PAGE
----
At MoMA, the BURST* name took on more than its original semantic origin, derived from the surface-applied “sunburst” flower graphic, to become a skylight and, more significantly, to become a means of delivery in which the structural ribs literally burst open on site before being lowered onto the structural moment frames that connect the house to the ground.
Made of plywood, steel and glass, BURST* is a prefabricated system of housing that uses sophisticated digital design tools to create a highly customizable, simple-to-assemble, environmentally conscious house. The system is adaptable and responsive to various sites, climates, owners, and programs using an algorithm to generate the form based on specific conditions like angle of summer sun and number of inhabitants. An alternative to mass-produced versions of domestic life that reduce prefab houses to differing arrangements of boxes, each BURST* has the potential for unique spaces, expanding the range of architectural form for domestic and inexpensive construction. (project statement courtesy Gauthier Architects)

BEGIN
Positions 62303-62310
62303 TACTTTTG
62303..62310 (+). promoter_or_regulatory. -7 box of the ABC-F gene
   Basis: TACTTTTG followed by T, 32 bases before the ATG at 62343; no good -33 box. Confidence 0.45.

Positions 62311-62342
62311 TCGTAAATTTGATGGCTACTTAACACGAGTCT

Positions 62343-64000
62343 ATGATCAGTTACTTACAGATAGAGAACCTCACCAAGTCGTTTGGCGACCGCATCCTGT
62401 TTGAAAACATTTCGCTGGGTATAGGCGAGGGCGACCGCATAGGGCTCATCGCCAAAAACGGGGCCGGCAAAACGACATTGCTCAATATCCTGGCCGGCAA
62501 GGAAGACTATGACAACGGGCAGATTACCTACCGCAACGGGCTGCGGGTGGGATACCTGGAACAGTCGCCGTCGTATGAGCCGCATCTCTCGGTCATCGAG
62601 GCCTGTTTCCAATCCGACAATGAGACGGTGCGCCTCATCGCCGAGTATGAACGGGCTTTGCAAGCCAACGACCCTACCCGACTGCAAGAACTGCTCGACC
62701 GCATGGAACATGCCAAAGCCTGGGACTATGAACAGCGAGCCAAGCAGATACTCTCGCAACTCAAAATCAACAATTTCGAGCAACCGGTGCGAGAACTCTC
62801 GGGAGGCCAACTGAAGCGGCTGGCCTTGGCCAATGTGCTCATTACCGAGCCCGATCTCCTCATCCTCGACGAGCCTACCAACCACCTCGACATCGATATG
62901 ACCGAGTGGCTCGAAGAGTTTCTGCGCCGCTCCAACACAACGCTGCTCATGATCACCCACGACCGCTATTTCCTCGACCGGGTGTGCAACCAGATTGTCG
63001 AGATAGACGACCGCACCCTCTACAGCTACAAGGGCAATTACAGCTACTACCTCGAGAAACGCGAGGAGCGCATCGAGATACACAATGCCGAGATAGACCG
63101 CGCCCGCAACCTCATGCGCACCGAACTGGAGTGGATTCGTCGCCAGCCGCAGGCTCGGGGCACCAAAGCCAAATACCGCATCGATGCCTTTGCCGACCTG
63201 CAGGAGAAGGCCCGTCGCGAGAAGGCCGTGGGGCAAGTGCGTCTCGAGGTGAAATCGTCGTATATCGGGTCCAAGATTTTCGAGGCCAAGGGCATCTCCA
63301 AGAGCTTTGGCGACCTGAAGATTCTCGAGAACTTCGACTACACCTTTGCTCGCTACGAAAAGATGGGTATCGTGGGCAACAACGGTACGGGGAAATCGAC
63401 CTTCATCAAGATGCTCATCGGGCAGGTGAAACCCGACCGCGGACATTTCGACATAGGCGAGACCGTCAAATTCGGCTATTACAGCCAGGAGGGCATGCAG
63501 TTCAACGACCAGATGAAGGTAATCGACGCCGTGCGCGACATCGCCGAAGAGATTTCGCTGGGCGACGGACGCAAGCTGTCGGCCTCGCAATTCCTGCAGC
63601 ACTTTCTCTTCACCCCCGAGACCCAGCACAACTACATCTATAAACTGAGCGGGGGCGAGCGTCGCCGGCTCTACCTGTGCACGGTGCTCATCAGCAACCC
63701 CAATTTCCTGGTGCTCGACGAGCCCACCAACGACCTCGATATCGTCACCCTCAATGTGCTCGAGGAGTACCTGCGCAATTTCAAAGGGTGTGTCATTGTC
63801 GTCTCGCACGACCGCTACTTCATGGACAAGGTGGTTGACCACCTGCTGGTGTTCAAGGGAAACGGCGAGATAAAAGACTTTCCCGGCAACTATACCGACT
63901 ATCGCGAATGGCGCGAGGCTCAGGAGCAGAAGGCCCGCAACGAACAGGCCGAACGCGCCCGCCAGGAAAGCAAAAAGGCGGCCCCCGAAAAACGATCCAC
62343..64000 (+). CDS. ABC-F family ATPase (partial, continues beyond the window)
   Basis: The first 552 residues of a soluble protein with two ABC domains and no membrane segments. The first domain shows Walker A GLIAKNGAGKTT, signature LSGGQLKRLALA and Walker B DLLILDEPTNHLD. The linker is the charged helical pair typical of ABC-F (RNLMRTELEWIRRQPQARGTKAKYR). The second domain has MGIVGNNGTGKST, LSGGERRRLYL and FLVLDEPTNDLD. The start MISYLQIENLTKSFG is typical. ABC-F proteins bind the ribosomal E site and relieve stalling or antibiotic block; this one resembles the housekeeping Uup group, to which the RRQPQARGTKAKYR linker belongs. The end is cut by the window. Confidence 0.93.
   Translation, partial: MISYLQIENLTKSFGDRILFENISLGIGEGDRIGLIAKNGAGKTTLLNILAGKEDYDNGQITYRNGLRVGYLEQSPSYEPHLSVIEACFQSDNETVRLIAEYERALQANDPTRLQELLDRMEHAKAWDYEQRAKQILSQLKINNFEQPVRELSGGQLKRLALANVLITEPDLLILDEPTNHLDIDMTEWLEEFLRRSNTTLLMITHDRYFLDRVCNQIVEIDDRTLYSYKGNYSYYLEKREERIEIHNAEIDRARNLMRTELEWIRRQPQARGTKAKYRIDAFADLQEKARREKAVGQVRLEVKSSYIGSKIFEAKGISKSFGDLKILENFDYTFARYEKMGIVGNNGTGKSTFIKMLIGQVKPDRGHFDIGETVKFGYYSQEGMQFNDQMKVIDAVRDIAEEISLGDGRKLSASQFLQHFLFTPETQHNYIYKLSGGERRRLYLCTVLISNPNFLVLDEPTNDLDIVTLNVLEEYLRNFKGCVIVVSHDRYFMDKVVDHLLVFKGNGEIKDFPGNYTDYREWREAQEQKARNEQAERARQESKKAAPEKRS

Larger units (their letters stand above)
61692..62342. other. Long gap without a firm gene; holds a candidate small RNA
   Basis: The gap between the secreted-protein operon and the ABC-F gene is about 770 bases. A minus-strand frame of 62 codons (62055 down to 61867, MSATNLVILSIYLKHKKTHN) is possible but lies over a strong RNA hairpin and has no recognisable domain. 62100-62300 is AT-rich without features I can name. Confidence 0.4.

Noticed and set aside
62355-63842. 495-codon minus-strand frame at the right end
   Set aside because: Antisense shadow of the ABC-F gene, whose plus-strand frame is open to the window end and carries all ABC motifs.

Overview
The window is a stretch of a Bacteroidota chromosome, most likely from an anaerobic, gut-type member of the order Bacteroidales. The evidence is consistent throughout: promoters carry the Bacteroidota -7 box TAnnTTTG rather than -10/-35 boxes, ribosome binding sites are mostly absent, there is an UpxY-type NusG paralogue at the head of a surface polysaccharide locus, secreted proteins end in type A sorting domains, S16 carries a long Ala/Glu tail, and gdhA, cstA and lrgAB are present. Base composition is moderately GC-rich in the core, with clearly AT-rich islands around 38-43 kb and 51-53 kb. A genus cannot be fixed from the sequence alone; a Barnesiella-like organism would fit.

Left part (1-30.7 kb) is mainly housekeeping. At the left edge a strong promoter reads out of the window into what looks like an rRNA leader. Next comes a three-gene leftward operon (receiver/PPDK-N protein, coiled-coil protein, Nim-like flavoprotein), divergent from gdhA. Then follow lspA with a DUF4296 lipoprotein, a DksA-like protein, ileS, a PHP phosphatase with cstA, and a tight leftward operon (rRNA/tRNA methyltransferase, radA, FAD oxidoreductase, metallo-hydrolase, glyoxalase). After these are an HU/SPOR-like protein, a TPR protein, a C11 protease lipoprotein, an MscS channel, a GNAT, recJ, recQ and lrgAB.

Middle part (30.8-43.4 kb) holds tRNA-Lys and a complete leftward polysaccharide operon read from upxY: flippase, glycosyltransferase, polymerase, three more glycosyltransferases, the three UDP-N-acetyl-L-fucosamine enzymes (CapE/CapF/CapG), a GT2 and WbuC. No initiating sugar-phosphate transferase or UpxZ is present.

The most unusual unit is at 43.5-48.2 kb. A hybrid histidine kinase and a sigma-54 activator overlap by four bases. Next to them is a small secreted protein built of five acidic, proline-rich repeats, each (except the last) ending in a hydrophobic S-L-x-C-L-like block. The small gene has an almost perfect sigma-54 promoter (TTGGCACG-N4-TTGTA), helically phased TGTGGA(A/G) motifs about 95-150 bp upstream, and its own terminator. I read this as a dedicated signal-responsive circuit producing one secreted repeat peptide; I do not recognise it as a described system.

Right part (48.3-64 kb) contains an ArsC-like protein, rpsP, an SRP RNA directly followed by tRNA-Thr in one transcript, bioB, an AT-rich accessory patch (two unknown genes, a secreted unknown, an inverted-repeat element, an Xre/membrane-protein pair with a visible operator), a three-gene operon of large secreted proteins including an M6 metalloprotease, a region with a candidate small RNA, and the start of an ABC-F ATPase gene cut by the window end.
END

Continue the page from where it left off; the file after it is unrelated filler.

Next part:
BURST*008 was commissioned by the Museum of Modern Art and built in 10 weeks, 4 off-site and 6 on-site, for the exhibition Home Delivery: Fabricating the Modern Dwelling. At the time I worked for a construction firm and served as the project and construction manager for the architects.